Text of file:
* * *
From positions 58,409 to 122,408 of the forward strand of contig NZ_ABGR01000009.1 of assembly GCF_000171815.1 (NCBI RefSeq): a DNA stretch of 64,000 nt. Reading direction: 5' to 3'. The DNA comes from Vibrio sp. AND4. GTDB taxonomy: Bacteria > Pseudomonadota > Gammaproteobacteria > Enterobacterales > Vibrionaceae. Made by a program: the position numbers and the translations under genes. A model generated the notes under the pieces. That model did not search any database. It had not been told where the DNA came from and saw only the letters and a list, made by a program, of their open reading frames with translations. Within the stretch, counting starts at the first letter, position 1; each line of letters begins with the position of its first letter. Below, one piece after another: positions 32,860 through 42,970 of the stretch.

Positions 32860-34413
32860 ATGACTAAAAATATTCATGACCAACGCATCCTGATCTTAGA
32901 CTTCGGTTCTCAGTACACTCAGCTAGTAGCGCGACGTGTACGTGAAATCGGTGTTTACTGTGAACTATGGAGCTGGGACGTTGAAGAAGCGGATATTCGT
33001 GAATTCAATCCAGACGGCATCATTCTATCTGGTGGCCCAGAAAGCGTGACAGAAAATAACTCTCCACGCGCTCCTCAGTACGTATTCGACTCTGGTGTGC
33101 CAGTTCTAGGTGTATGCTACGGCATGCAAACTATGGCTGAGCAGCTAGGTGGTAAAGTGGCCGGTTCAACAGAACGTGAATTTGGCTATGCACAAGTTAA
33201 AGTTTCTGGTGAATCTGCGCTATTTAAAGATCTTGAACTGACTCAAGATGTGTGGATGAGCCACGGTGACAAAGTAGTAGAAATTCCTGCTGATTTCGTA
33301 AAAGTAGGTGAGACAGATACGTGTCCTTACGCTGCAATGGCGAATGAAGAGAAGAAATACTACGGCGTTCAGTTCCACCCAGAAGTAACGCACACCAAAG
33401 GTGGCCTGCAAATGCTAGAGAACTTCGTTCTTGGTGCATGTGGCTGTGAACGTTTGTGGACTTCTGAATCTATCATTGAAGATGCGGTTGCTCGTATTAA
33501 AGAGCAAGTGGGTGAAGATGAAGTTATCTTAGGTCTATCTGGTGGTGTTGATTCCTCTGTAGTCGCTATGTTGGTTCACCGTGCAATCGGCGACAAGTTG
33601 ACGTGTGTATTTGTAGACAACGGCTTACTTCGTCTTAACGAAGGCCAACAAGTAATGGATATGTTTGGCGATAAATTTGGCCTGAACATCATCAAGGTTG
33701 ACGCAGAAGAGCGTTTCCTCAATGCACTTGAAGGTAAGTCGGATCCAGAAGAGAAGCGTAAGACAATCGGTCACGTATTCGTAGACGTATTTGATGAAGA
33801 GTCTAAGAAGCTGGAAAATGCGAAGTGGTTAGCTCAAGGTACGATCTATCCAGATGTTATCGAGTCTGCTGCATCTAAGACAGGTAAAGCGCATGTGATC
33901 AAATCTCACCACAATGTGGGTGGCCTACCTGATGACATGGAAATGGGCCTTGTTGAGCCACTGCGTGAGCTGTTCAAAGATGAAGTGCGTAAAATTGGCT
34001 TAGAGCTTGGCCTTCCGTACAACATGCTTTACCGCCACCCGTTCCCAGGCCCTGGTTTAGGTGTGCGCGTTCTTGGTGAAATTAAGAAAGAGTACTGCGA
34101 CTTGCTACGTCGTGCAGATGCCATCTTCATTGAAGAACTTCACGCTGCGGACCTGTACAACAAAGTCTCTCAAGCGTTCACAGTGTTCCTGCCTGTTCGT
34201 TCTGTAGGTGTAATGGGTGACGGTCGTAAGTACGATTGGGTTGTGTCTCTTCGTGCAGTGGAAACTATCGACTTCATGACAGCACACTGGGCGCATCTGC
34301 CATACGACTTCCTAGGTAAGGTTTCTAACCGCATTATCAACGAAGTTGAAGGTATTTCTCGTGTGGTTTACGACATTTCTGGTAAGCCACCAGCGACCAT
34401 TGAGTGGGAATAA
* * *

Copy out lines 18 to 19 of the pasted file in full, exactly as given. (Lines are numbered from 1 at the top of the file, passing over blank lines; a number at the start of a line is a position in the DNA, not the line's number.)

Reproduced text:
34301 CATACGACTTCCTAGGTAAGGTTTCTAACCGCATTATCAACGAAGTTGAAGGTATTTCTCGTGTGGTTTACGACATTTCTGGTAAGCCACCAGCGACCAT
34401 TGAGTGGGAATAA